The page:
Truck drivers from Eastern Europe: Sputnik vaccine and trials cause problems

Business transportation industry

Sputnik vaccine and corona tests drive truck drivers and logistics companies to despair

Tougher travel conditions – Omikron variant abroad

A new virus variant, Omicron, is causing worldwide concern. Countries take different approaches: entry rules are tightened, entry bans from certain countries or air traffic are lifted altogether. Overview of the current situation.

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Many truck drivers from Eastern Europe have been vaccinated with the Sputnik vaccine, which is not recognized in Germany. They need a test certificate to be allowed to unload and load at local warehouses. But this is not only a problem for truckers.

Dhe introduction of the 3G rule at work places the transport industry in Germany with unexpected challenges in warehouses. One reason is drivers from Eastern European countries, who are often used for pick-up or delivery tours in Germany. Many of them were vaccinated with the Sputnik vaccine, which is not recognized in this country.

Therefore, the respective drivers must show a corona test. What is often not a problem for large companies with their on-site testing offerings makes it difficult for smaller companies.

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In the long run, additional vaccines may also make organizing in an industry characterized by medium-sized companies much easier. This is one of the reasons, for example, that logistics group Geis, together with automotive supplier Jopp, has launched its own vaccination campaign at the company’s headquarters in Bad Neustadt in Baden-Württemberg. On the first two days of December, warehouse workers can get the corona vaccine easily and at work.

There is still no single test regulation

About 800,000 large trucks are on German roads every day. In most cases, drivers are employed by freight forwarders, and about a quarter of them come from other European countries. Corporations such as DHL, Dachser or Schenker only work with their own drivers to a small extent and mainly order foreign companies with transport tours.

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Often, trucks from Poland, Hungary or Bulgaria are not subject to any corona regulations in the driver’s cab. They only need to follow the rules and regulations of the corona pandemic when they leave the driver’s cab – be it for refueling, loading or unloading. This is especially true of the occupancy rights of the depots they drive.

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These drivers now need proof of testing on tours if they have not been vaccinated or have recovered from Corona or been vaccinated with an unrecognized vaccine. If they are traveling for several days, they should do it again. It is now unclear who is allowed to perform and prove these tests. “We need a nationwide regulation for this,” said Dirk Engelhardt of the Federal Association for Road Transport, Logistics and Disposal (BGL).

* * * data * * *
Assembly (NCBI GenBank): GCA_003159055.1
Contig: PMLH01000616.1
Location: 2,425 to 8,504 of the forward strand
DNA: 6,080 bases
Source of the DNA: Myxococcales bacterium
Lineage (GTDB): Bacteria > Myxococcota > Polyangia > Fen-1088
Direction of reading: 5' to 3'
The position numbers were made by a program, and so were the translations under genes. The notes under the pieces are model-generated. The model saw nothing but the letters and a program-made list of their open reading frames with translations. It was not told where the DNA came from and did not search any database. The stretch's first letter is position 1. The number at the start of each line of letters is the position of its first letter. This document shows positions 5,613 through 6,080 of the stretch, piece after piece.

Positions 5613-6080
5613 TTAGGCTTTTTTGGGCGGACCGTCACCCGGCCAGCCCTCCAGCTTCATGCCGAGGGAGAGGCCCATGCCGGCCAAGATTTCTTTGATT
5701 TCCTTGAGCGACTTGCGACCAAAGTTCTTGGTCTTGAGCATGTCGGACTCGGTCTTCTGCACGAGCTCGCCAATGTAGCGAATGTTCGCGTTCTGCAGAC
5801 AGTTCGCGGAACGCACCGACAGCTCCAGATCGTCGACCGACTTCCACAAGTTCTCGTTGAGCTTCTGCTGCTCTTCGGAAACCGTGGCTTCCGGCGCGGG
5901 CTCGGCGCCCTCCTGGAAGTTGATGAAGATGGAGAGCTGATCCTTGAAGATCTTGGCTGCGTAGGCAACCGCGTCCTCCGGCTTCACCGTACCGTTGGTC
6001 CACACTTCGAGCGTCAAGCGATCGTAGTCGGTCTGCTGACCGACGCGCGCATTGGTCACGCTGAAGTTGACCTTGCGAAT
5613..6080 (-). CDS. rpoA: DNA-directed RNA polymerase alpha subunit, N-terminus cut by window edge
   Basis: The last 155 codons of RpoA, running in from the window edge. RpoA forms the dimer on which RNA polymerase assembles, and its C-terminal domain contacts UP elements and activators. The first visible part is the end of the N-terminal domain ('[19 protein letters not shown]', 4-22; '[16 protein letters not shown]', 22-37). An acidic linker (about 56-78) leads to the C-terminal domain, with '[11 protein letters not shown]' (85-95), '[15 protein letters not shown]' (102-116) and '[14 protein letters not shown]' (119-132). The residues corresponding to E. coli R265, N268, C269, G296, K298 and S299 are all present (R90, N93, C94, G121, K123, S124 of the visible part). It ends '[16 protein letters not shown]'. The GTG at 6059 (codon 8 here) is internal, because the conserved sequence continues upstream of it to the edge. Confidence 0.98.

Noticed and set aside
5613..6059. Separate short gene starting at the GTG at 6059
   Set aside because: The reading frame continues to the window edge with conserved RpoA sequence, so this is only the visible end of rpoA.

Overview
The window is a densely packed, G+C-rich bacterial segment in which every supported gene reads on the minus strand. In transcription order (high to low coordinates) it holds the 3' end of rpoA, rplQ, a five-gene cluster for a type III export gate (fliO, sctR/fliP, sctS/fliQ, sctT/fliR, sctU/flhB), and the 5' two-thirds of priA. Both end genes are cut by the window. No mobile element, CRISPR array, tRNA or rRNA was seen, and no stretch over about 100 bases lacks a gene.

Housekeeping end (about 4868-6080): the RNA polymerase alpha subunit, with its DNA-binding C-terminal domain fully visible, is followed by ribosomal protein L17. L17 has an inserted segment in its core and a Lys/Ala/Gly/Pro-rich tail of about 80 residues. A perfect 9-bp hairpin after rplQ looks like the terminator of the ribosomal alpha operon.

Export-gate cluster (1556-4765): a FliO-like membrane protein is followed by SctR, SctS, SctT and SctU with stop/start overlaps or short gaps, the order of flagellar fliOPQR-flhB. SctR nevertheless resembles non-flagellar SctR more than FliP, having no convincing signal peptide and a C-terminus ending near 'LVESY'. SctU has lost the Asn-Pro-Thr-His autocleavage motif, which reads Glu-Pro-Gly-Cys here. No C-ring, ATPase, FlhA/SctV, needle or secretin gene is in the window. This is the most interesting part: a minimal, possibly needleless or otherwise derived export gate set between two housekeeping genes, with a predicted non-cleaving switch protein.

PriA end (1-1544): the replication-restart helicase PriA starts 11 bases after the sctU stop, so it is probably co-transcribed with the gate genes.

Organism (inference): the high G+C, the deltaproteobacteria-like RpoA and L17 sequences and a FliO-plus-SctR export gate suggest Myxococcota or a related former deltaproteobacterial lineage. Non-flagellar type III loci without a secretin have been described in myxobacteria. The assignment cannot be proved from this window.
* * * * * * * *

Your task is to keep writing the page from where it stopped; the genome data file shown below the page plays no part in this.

Employers’ certifications pose problems

Carriers can take online courses to train as certified corona testers at, for example, the German Red Cross, and then test and certify their drivers before departure. However, this proof is not accepted by every customer. The situation varies from state to state.

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supply chain issues

Engelhardt demands: “If the entrepreneur has been trained in this field and can prove it with a certificate, the driver’s license test should also be generally recognized.” If an on-site test is not accepted, the driver would have to drive a 40-ton truck to the nearest test center in town, which may not be a sensible route. The labor law should regulate that a certificate of testing by trained employers allows the truck driver to enter the loading ramp.

Difficulties arise in daily delivery. For example, a regional grocery retailer allowed only drivers who were on the road under the 2G rule, i.e. vaccinated or recovered, to the depot. “If the barriers are raised further, the situation will eventually become unmanageable,” warns Engelhardt. “Supply chains are not yet at breaking point,” said an association lobbyist. However, practical solutions are now needed to ensure that the supply of goods at Christmas also works.

Many retailers are cutting back on their staff

Truck drivers report to customer depots with a sign that says “Only vaccinated people come here” – anonymously. If this does not apply to him, the driver can stay in the cab in such cases, drive to the loading area and entrust the loading and unloading work to the customer’s employees.

But this is no longer the norm everywhere: in food logistics, for example, Edeka, Rewe and Co. often letting drivers do the work and removing pallets from the loading area using a hand pallet truck. In this way, they save their labor for this activity.

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In big companies like Dachser, these problems hardly arise. The logistics group from Kempten in the Allgäu says that “everyone without proof can, in most cases, be tested on our premises”. Out of a total of nearly 40,000 shipments, there were only 60 deliveries with difficulties or extra work after the introduction of 3G regulation. Over the past few months, corporations such as Dachser have built their own testing infrastructure at the gates of their logistics facilities.

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